What types of postadoption services are available in your State, and how do you find out more about them?

Postadoption services in Texas are overseen by the Texas Department of Family and Protective Services (DFPS) through contracts with outside agencies.

Availability of services is dependent on funding and the individual child and family situation. Access to postadoption services is made through referral. DFPS workers provide the postadoption provider/contractor’s name, address, and/or telephone number in the adoptive family’s region and are usually no longer involved after referral, unless needed. The postadoption program is contracted by region. Specific information about postadoption services, regional contacts, service providers, and liaisons is available on the DFPS website.

Many private organizations offer a variety of respite options. See the ARCH National Respite Network Respite Locator Service, search by state to locate Texas' respite programs.

Note: Not all services may be available in all cases. Contact your adoption assistance worker or post adoption services contact for information regarding process, eligibility, availability, and duration of services.

 

What mental health services are provided by your State?

Public mental health services for children in Texas are administered through the Health and Human Services Commission and include the following examples: psychiatric/psychological/behavioral health services, outpatient counseling for chemical dependency, in-patient hospital services, rehabilitative services and case management for mental illness, and prescription/pharmacy services.

About Medicaid and CHIP (Children's Health Insurance Plan)
Texas Medicaid client hotline: 800-252-8263.

See:
Texas Department of State Health Services, Mental Health Services.

Note: Not all services may be available in all cases. Contact your adoption assistance worker or medical assistance specialist for information regarding process, eligibility, availability, and duration of services.

 

Does your State provide additional finances or services for medical or therapeutic needs not covered under your State medical plan to children receiving adoption assistance?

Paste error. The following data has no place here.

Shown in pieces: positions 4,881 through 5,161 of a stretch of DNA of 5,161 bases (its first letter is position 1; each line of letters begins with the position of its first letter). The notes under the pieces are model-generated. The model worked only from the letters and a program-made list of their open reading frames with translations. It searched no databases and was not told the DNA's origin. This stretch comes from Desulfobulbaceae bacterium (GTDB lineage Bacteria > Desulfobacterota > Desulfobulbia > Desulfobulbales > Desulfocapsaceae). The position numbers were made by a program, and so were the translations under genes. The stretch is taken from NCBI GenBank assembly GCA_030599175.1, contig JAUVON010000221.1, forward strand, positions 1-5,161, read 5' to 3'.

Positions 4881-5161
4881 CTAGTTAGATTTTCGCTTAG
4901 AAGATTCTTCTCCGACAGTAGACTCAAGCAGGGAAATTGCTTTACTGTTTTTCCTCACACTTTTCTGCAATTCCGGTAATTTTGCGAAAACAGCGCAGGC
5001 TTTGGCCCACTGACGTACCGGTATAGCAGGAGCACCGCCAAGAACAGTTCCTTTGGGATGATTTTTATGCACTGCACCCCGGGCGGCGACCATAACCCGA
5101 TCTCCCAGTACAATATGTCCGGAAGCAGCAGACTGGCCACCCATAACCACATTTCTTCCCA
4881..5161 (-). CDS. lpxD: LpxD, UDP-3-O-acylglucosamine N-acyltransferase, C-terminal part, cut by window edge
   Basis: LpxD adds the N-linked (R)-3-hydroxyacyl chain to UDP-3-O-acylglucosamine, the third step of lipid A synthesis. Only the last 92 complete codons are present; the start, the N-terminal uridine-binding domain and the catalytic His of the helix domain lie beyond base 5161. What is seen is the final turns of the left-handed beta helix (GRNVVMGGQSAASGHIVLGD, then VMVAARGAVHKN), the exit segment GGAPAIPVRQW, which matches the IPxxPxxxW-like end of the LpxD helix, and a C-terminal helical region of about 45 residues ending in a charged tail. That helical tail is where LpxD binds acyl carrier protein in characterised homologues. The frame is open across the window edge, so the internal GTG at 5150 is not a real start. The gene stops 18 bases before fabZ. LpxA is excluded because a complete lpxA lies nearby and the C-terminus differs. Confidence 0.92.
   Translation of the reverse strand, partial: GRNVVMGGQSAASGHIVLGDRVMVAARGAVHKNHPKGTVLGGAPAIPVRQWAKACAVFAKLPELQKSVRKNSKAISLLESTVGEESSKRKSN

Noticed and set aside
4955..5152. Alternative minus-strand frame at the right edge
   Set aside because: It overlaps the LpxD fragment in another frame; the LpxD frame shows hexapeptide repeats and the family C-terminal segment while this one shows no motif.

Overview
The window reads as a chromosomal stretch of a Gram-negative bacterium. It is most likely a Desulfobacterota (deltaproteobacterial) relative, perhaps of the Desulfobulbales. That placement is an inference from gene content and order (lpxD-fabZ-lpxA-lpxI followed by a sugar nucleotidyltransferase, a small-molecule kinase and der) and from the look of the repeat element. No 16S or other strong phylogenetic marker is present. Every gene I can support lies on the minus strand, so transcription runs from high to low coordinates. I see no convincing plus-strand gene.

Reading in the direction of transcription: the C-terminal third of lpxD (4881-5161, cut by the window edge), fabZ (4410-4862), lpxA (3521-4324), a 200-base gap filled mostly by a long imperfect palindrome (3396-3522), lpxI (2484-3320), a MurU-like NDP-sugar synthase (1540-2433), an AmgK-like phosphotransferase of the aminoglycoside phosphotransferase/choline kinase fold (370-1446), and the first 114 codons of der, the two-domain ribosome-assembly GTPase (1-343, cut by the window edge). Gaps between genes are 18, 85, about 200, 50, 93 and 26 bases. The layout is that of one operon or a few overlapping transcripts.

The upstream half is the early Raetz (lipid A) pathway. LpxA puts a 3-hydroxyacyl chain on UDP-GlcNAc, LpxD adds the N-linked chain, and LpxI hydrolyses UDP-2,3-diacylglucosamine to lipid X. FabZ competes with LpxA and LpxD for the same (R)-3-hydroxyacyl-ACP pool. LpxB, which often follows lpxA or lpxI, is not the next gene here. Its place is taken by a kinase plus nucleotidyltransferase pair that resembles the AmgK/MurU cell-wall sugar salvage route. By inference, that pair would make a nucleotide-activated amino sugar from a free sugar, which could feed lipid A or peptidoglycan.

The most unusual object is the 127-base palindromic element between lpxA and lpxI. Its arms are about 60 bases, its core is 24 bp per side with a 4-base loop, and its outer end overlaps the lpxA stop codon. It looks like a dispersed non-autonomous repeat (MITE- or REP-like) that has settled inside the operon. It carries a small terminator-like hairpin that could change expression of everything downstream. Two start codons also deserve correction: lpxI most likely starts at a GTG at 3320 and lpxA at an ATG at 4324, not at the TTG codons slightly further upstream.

Texas does not have a specific program to provide additional finances or services for medical or therapeutic needs not covered under the state medical plan. Additional services may be available through in its post adoption program.

Note: Not all services may be available in all cases. Contact your adoption assistance worker or post adoption services contact for process, eligibility, availability, and duration of services.

 

What is your State's process for applying for a fair hearing? (A fair hearing is a legal, administrative procedure that provides a forum to address disagreements with agency decisions.)

Adoptive families can request a fair hearing whenever there is a disagreement with a Department of Social Services decision that affects their child’s adoption assistance benefits. A fair hearing is also available if it is believed that the processing of the adoption assistance application is unreasonably delayed. A request for fair hearing must be made to the adoption assistance worker in writing within ninety days of the effective date of the change in adoption assistance benefits. Families can represent themselves or have another person, including an attorney, represent them at the fair hearing.

Families may contact their local department for information.

 

Does your state, territory, or tribe offer a guardianship subsidy or assistance (monthly payments and medical coverage) program?

Yes. Assistance is available regardless of the child’s title IV-E eligibility.

  • Does the guardianship assistance program differ from the adoption assistance program? Yes
  • If so, how does it differ? Eligibility requirements differ slightly, but benefits are the same.

 

What are the eligibility criteria for a child to receive guardianship assistance?

Texas' guardianship assistance program is called "Permanency Care Assistance". Eligibility criteria may be found in the Department of Family and Protective Services Policy Handbook 1600 Permanency Care Assistance.

 

Do families have to meet a kinship definition to receive guardianship assistance? If yes, how is kinship defined?

Yes. Specific details may be found in the Services to Kinship Caregivers Resource Guide.

 

If a specific question is not displayed, the State or Territory did not provide a response to that question.